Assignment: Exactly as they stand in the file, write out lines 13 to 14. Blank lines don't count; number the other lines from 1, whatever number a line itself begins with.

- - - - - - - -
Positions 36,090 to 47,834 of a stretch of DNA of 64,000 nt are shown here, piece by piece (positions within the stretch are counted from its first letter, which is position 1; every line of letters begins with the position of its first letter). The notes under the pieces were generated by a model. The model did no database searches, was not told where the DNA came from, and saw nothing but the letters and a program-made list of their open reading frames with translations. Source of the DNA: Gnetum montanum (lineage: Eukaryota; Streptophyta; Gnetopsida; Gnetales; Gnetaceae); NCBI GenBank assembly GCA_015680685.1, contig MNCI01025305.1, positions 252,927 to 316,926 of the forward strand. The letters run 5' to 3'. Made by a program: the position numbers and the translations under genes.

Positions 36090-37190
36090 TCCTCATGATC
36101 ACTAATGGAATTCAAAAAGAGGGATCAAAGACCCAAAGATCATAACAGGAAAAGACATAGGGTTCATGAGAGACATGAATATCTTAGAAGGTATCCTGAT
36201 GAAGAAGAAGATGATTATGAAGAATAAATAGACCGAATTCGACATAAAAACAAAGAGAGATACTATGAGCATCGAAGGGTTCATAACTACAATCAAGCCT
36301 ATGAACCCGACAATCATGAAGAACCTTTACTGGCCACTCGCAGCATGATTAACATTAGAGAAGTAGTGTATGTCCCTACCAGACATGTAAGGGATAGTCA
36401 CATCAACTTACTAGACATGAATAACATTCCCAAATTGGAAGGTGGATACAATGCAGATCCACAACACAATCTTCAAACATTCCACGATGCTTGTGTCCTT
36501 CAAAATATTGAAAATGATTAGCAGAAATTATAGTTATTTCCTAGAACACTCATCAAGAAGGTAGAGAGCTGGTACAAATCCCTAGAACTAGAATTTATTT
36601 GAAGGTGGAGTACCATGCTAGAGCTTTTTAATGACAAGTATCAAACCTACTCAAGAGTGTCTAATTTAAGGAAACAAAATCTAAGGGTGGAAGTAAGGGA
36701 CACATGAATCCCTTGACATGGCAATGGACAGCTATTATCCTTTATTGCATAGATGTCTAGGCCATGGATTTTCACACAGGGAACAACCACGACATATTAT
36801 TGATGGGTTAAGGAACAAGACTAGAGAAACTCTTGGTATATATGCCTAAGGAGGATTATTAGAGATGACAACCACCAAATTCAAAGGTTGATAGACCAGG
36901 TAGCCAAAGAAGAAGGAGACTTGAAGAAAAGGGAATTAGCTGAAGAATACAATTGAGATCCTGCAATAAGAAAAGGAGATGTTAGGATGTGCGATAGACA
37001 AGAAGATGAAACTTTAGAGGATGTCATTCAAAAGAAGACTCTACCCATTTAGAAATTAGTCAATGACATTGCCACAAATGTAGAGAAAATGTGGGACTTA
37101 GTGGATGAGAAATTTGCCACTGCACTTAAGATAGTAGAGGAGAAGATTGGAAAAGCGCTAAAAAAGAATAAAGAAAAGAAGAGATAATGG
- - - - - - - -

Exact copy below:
37001 AGAAGATGAAACTTTAGAGGATGTCATTCAAAAGAAGACTCTACCCATTTAGAAATTAGTCAATGACATTGCCACAAATGTAGAGAAAATGTGGGACTTA
37101 GTGGATGAGAAATTTGCCACTGCACTTAAGATAGTAGAGGAGAAGATTGGAAAAGCGCTAAAAAAGAATAAAGAAAAGAAGAGATAATGG